En EspaŅol

Q. Who is Mr. Smarty Plants?

A: There are those who suspect Wildflower Center volunteers are the culpable and capable culprits. Yet, others think staff members play some, albeit small, role. You can torture us with your plant questions, but we will never reveal the Green Guru's secret identity.

Help us grow by giving to the Plant Database Fund or by becoming a member

Did you know you can access the Native Plant Information Network with your web-enabled smartphone?

Share

Ask Mr. Smarty Plants

Ask Mr. Smarty Plants is a free service provided by the staff and volunteers at the Lady Bird Johnson Wildflower Center.

Search Smarty Plants
    
 
See a list of all Smarty Plants questions
Can't find the answer in our existing FAQs, submit a question to Mr. Smarty Plants.
Need help with plant identification, visit the plant identification page.
 
rate this answer
1 rating

Wednesday - August 06, 2008

From: Bandera, TX
Region: Southwest
Topic: Non-Natives, Diseases and Disorders, Pests, Shrubs
Title: Failure to thrive of Lantanas
Answered by: Barbara Medford

QUESTION:

Here at work we have 4 beautiful yellow Santanas(should I say had), the leaves have started to turn brown and no longer blooming. Appears to have a fungus or disease. Please help!

ANSWER:

Okay, well, we really thought the Santanas were more interesting. But we'll have a go at identifying what's wrong with your Lantana. Mr. Smarty Plants will tackle any question, whether it's the one you asked or not. Nearly any question. As we told you in our last answer (on the wrong plant) the Lady Bird Johnson Wildflower Center recommends the use of plants native to North America and to the area in which they are being grown. The native lantana we sell at the semi-annual Plant Sales at the Wildflower Center is Lantana urticoides (West Indian shrubverbena). These are red, yellow and orange, sometimes referred to as "calico plant". Most of the plants sold in commercial nurseries are hybrids and non-natives to North America. Some of them can become quite invasive and are regarded as such in places like Florida. However, invasiveness obviously is not your problem, so let's see if we can figure out what is happening to your plants.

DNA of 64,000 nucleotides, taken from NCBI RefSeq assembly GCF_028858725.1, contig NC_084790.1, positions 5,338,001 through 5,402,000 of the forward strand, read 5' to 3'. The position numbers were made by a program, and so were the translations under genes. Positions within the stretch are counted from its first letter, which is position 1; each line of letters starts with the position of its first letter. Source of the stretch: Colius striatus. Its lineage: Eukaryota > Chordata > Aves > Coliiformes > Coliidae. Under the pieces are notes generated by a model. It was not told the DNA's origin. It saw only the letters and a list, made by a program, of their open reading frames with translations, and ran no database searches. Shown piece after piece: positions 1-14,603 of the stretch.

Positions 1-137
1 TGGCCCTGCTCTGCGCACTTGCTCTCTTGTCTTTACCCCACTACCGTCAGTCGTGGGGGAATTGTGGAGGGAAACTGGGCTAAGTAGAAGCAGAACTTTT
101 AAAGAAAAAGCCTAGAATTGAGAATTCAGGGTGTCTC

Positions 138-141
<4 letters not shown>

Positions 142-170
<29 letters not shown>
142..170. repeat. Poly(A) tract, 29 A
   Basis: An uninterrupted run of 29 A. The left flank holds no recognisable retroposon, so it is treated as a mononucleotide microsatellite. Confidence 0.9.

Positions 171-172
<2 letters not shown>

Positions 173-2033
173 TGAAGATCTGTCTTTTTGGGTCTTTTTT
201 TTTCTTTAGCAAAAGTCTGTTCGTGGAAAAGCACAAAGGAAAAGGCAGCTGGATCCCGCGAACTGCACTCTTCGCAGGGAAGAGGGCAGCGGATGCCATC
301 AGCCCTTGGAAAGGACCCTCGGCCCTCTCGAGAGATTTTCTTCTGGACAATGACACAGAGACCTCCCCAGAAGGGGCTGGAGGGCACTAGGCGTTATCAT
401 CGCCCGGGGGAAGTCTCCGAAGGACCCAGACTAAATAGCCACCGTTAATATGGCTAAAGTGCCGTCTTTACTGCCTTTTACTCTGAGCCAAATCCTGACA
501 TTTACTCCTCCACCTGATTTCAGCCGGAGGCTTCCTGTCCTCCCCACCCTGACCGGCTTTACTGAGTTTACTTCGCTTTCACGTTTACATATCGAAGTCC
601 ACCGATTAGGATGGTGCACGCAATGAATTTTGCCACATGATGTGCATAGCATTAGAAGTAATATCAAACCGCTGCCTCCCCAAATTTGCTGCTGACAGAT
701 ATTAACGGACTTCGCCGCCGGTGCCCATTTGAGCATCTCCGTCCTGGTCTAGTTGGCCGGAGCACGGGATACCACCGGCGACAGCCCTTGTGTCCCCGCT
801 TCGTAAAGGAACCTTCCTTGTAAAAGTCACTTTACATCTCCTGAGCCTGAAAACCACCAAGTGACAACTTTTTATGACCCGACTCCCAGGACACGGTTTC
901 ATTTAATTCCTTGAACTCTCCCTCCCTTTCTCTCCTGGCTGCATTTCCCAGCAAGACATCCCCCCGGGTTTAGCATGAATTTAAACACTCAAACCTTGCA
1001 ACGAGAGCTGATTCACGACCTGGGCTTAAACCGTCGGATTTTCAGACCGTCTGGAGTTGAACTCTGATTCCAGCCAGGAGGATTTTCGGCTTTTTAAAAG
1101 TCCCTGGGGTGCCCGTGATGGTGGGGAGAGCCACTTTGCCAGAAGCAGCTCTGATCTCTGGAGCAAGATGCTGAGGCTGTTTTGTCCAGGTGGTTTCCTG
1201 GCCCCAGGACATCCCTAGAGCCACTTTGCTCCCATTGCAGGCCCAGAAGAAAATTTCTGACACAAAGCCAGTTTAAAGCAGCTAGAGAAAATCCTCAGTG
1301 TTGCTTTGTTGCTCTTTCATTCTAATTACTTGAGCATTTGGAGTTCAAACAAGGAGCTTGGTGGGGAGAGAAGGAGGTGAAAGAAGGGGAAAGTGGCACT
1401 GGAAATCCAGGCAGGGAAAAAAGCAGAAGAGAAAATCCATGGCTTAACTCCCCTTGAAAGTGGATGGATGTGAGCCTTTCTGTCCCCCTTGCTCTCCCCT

Your yellow lantana is probably Lantana camara, cultivar "New Gold." One of the problems with researching the lantana is that most sites are for invasive plants. Even this site, from Arizona Wild Flowers, Gold Lantana, refers to it as one of the 100 most invasive plants in the world. However, one of the pests that are said to infest lantana is the whitefly. It tends to be more of a problem in enclosed areas, being grown as a house plant, or greenhouses. If you bought the lantanas recently, it's barely possible that is the problem, as the infestation may have come with the plant in immature form. The referenced website has some suggestions for identifying and eliminating them. There is always the possibility of aphids attacking your plants; they tend to be more prevalent when a plant is stressed by drought, which goodness know we have had this summer in Texas. And, finally, spider mites may be present. Each of these websites gives some chemical and biological controls suggested for the specific insect. Please read them all the way through and compare with any bugs you can find on your plant. We will also give you some websites with pictures of each beastie. Don't use any controls until you know exactly what you are dealing with. For instance, insecticides will not harm spider mites, but will kill predators of the spider mites, thus increasing the number of spider mites that are actually feeding on the plant.